- Yale University – Related to the DPC, a research and demonstration project to study the organizational, financial and technical issues involved in converting microfilm to digital imagery.
- President and Fellows of Harvard College, Cambridge – Cataloging and preservation of 5,015 drawings representing 123 architectural projects and 48 photograph albums in the archival collections of Henry Hobson Richardson.
- Northeast Document Conservation Center (NEDCC), Andover – Ten preservation microfilming workshops around the country over a two-year period for supervisory staff of libraries and archives, leading to the training of some 150 people in the management of microfilming projects.
- University of Minnesota Libraries, Minneapolis – Arrangement, description and preservation of manuscripts and illustrations of American and British children’s books held in the university’s Kerlan collection.
- Cornell University, Ithaca – A research and demonstration project, also related to the DPC, to test the feasibility of producing from the digitized pages of 10,000 volumes microfilm that will meet national preservation standards for quality and image permanence. The volumes to be scanned in this two-year project comprise the retrospective core literature of agricultural economics and rural sociology at Cornell.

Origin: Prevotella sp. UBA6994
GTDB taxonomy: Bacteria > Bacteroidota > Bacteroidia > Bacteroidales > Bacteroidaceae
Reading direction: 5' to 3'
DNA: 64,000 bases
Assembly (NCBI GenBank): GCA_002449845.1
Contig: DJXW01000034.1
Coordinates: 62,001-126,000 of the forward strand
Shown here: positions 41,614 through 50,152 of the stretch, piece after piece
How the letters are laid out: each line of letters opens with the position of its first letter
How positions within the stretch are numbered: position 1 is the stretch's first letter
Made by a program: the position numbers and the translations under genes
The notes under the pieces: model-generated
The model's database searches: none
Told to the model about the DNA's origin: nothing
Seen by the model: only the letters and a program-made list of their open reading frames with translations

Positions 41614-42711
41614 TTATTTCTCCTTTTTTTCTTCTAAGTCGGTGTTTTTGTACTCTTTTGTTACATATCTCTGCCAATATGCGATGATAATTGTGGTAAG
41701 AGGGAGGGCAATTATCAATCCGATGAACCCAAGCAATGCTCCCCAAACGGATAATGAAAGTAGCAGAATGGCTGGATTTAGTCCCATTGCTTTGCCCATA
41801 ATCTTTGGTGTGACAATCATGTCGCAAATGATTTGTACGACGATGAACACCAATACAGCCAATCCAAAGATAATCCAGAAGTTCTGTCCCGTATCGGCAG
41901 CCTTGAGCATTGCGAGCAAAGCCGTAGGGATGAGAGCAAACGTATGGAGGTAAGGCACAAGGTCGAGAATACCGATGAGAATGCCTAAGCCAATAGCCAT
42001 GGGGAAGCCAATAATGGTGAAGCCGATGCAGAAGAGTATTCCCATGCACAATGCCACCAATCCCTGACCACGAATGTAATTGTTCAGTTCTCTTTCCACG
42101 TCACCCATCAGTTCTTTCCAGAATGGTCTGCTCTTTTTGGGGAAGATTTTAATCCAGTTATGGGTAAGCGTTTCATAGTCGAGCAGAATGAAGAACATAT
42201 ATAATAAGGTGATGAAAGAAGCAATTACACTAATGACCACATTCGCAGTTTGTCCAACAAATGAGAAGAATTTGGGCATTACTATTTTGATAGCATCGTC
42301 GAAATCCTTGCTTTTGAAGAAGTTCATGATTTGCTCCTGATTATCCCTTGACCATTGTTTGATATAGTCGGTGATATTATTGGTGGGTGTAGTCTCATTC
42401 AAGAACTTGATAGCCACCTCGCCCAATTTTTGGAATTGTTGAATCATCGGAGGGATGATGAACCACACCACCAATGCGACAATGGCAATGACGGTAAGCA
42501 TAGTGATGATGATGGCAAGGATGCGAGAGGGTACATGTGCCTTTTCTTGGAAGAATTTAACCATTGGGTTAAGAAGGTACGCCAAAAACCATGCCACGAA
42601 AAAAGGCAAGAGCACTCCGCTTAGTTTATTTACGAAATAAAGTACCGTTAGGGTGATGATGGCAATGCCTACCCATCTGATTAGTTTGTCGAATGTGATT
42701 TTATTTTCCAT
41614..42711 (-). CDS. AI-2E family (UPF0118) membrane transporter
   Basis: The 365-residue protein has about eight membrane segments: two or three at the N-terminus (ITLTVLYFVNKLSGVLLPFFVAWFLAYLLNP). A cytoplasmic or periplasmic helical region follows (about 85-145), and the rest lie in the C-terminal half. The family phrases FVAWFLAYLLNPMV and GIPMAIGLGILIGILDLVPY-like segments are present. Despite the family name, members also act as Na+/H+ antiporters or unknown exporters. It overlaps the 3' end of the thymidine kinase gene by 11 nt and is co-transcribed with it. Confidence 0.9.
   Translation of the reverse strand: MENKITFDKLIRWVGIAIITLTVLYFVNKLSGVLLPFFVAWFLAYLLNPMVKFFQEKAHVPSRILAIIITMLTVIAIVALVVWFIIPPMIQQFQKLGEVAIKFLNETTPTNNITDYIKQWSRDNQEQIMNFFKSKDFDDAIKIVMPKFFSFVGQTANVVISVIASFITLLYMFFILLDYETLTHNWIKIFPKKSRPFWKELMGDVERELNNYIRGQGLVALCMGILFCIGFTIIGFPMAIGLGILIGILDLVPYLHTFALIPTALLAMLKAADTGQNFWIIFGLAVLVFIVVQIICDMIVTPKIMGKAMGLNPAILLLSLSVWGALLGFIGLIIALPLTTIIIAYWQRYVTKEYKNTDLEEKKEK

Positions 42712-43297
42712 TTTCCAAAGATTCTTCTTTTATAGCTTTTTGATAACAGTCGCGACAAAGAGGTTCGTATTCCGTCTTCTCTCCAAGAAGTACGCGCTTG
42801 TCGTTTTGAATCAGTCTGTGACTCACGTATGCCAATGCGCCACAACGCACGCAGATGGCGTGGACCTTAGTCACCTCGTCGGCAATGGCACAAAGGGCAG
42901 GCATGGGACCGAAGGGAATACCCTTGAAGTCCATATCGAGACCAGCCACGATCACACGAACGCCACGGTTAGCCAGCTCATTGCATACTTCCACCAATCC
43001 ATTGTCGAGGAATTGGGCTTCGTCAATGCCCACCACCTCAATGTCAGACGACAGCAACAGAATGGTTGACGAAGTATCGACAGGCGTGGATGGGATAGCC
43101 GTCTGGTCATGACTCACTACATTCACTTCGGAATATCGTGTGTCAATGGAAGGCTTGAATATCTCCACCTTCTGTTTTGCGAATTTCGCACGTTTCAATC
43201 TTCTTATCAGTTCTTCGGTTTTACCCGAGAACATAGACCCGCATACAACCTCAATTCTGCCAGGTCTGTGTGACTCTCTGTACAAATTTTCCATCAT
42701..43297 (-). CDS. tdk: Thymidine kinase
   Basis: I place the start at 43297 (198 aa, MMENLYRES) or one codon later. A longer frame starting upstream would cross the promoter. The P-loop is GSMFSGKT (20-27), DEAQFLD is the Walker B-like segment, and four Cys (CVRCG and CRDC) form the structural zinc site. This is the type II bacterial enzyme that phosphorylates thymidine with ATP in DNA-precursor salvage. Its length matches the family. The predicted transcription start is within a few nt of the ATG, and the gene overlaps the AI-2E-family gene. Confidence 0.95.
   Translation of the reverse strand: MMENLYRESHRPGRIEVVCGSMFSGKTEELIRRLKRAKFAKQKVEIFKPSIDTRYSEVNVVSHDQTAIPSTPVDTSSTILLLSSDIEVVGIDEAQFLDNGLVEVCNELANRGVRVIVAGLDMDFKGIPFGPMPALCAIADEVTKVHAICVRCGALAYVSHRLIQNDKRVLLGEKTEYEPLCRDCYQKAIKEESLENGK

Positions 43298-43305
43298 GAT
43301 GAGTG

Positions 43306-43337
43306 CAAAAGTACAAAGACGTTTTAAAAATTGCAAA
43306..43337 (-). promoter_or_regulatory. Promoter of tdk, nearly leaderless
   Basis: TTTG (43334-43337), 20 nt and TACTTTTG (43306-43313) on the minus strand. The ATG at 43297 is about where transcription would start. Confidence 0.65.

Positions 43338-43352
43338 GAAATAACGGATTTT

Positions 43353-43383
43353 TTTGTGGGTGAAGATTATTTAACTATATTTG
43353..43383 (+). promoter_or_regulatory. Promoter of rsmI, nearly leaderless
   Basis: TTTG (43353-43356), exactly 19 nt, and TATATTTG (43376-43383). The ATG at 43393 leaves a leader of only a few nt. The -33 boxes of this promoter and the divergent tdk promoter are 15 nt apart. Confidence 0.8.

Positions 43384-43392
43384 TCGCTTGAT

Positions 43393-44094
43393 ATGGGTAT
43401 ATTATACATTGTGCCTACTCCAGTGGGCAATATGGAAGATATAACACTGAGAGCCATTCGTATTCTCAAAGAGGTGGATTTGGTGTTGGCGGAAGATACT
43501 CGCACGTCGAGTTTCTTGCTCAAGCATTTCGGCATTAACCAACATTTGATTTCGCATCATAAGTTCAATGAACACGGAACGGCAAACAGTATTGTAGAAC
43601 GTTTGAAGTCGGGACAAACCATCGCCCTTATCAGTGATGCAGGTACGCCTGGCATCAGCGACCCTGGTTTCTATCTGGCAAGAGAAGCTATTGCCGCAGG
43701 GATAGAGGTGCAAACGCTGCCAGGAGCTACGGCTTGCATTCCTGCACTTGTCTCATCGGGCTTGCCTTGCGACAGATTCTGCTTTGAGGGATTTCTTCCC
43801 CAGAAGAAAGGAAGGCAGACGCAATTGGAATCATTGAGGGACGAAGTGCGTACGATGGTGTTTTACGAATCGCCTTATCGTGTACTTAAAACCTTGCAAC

- New York Public Library, New York – Arrangement, description, cataloging and preservation of primary resources in seven repositories that document the history of dance. This is part of a project by the Dance Heritage Coalition to preserve and make accessible the creative contributions of American dance (see February 1993 newsletter).
- New York State Education Department, Albany – Preservation microfilming of 462 volumes of surveyors’ field books and 245 color maps prepared during the 18th- and 19th- centuries, and the reformatting of 6,712 glass-plate and nitrate negatives that document the exploration, mapping and protection of land and environmental resources of New York State.